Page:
Introduction: Mosquito-borne infectious diseases such as dengue, chikungunya, and now Zika, pose a public health threat to the US, particularly Florida, the Gulf Coast states, and Hawaii. Recent autochthonous transmission of dengue and chikungunya in Florida, the recent dengue outbreak in Hawaii, and the potential for future local spread of Zika in the US, has led to the consideration of novel approaches to mosquito management. One such novel approach, the release of sterile genetically modified mosquitoes, has been proposed as a possible intervention, and a trial release of GM mosquitoes is being considered in one Florida community. However, this proposal has been controversial. The objective of this research was to increase understanding of community knowledge, attitudes, and beliefs regarding mosquito control and GM mosquitoes.
Methods: An 18-question self-administered survey was mailed to all households in the identified Key West, Florida neighborhood where a GM mosquito trial has been proposed. This survey was fielded between July 20, 2015 and November 1, 2015. The main outcome variable was opposition to the use of GM mosquitoes. Measures included demographic information and opinions on mosquitoes, mosquito control, and vector-borne diseases.
Results: A majority of survey respondents did not support use of GM mosquitoes as a mosquito control method.
Discussion: Reasons for opposition included general fears about possible harmful impacts of this intervention, specific worries about human and animal health impacts from the GM mosquitoes, and environmental concerns about potential negative effects on the ecosystem. Residents were more likely to oppose GM mosquito use if they had a low perception of the potential risks posed by diseases like dengue and chikungunya, if they were female, and if they were less concerned about the need to control mosquitoes in general. These findings suggest a need for new approaches to risk communication, including educational efforts surrounding mosquito control and reciprocal dialogue between residents and public health officials.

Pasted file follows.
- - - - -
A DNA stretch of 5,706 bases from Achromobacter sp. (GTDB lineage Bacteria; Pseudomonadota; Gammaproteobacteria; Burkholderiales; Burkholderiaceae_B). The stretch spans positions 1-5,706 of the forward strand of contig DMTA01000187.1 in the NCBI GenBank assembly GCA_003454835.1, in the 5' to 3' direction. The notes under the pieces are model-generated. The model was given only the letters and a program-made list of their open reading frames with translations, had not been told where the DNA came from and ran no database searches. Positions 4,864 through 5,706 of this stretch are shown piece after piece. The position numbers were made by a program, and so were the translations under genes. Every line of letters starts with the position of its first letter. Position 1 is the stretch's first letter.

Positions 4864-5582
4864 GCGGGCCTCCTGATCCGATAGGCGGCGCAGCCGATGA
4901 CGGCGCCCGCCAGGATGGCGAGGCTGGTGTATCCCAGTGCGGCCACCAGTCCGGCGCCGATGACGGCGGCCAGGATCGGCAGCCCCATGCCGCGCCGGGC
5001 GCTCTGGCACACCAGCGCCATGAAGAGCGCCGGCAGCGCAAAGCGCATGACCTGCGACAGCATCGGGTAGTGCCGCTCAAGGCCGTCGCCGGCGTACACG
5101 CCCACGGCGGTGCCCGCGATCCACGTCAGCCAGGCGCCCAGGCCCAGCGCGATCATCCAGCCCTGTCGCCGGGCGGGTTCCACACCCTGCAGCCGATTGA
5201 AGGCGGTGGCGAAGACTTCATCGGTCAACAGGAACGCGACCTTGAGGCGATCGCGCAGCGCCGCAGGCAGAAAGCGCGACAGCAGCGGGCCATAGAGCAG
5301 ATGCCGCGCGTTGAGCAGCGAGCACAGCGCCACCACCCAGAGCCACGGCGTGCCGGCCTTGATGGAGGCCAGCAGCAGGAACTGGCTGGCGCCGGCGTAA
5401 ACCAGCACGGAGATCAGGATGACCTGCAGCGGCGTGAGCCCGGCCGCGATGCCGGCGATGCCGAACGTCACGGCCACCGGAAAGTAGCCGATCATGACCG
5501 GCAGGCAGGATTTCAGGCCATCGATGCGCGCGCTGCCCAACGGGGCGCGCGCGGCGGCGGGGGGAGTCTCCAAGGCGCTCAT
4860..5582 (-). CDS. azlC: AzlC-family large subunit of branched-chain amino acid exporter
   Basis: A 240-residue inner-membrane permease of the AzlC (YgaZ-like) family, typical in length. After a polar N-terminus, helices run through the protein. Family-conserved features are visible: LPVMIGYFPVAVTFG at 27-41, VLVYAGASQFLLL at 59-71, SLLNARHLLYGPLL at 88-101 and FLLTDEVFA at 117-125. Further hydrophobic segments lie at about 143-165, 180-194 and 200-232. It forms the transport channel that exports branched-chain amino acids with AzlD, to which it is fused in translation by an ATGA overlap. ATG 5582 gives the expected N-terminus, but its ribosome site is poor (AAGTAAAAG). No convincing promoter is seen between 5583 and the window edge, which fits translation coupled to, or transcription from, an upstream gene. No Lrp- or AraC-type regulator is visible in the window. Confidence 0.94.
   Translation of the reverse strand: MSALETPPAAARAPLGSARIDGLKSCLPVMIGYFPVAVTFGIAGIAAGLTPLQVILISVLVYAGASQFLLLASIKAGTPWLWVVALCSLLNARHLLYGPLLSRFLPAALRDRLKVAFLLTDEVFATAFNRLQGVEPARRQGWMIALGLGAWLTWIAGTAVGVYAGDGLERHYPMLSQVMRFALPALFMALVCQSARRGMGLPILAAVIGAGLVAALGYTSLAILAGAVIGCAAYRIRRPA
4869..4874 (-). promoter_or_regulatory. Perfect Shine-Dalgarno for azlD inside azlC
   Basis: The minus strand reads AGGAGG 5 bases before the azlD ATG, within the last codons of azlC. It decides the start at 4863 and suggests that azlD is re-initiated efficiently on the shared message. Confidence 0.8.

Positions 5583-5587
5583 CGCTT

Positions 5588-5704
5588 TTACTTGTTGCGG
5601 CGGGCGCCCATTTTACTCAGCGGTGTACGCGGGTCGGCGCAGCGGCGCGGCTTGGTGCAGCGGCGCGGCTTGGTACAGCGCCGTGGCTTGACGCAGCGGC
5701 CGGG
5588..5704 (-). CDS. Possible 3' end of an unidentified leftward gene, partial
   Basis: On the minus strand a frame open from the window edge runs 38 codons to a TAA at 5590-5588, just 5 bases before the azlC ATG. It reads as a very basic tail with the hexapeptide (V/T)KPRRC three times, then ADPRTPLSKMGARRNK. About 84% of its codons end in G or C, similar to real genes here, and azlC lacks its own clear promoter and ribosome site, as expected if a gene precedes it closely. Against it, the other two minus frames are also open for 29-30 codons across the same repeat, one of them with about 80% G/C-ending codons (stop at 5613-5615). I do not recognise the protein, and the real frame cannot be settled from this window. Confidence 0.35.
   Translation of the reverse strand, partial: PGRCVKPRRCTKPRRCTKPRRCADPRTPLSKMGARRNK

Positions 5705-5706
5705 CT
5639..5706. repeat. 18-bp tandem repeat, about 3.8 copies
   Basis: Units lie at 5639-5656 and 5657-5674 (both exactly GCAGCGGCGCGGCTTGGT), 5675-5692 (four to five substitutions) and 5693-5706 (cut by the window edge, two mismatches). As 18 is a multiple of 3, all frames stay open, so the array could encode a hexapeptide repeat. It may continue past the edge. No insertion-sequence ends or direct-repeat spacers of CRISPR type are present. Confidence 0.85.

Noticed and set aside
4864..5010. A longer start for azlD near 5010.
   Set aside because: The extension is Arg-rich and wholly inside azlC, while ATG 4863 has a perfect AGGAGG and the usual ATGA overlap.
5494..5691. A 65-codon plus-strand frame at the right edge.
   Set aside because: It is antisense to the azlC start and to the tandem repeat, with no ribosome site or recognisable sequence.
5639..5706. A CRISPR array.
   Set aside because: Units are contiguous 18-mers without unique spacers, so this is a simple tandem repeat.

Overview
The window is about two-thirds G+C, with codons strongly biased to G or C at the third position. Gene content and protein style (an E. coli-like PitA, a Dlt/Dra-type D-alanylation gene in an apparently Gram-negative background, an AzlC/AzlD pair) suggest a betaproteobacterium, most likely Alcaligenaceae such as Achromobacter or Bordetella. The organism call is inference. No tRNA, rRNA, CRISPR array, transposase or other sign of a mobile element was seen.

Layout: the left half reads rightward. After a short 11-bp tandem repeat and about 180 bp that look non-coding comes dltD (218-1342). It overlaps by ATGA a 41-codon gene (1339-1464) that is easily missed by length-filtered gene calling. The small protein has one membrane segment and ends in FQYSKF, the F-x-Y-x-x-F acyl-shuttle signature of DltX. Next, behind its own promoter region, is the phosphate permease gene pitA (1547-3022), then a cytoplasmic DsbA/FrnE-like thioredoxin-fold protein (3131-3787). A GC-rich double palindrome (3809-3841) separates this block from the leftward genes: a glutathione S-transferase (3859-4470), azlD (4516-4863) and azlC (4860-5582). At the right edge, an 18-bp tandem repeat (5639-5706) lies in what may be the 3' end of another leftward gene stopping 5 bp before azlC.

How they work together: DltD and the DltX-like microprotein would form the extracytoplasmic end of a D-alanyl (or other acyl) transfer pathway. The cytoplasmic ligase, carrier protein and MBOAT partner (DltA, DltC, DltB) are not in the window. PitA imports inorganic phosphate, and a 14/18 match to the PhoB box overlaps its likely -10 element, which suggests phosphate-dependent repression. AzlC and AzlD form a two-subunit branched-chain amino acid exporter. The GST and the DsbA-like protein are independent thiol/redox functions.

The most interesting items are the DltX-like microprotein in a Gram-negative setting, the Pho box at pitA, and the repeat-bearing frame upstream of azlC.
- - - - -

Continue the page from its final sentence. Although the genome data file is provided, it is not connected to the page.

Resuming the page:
Health Research and the World Humanitarian Summit—Not a Thousand Miles Apart

PLoS Medicine
(Accessed 28 May 2016)

Health Research and the World Humanitarian Summit—Not a Thousand Miles Apart
The PLOS Medicine Editors
| published 23 May 2016 | PLOS Medicine

May 23–24, 2016, marks the first World Humanitarian Summit (WHS), convened in Istanbul by United Nations Secretary-General Ban Ki-Moon following three years of preparatory consultations [1]. In an effort to resolve current humanitarian crises and avert future ones, the event aims to bring together heads of state, leaders of crisis-affected communities, representatives from industry, multilateral and nongovernment organizations, and other groups involved in humanitarian crises. Remarkably, the same dates bring a key meeting for another UN agency: the 69th World Health Assembly, through which member states govern the World Health Organization (WHO), meets May 23–28 in Geneva, more than 1,000 miles away.

Health crises are both cause and consequence of humanitarian crises. As part of the WHS consultation process, WHO has emphasized that “[t]he health and well-being of affected populations is the ultimate goal of humanitarian action” [2]. The Secretary-General’s report for the WHS, which includes the five-section Agenda for Humanity, describes the present situation in cataclysmic terms that include global threats to health:
Brutal and seemingly intractable conflicts have devastated the lives of millions of people…. More countries are slipping into fragility, marked by extreme poverty…. Violent extremism, terrorism and transnational crime are creating persistent instability. Growing economic inequality within countries and the widening gap between the rich and the poor are further marginalizing the most vulnerable people in society. Climate change continues to cause increased humanitarian stress as it exacerbates food insecurity, water scarcity, conflict, migration and other trends. Disasters are becoming more frequent and intense. Pandemics, epidemics and other global health threats continue to emerge frequently, and at worrying levels… [3]

In the context of this clear common ground, it seems ironic that a scheduling conflict effectively precludes health ministers and WHO leadership from attending both WHA and WHS. As journal editors, we are prompted to ask in turn how the core concerns of our work—medicine and health research—align with the priorities of the Agenda for Humanity.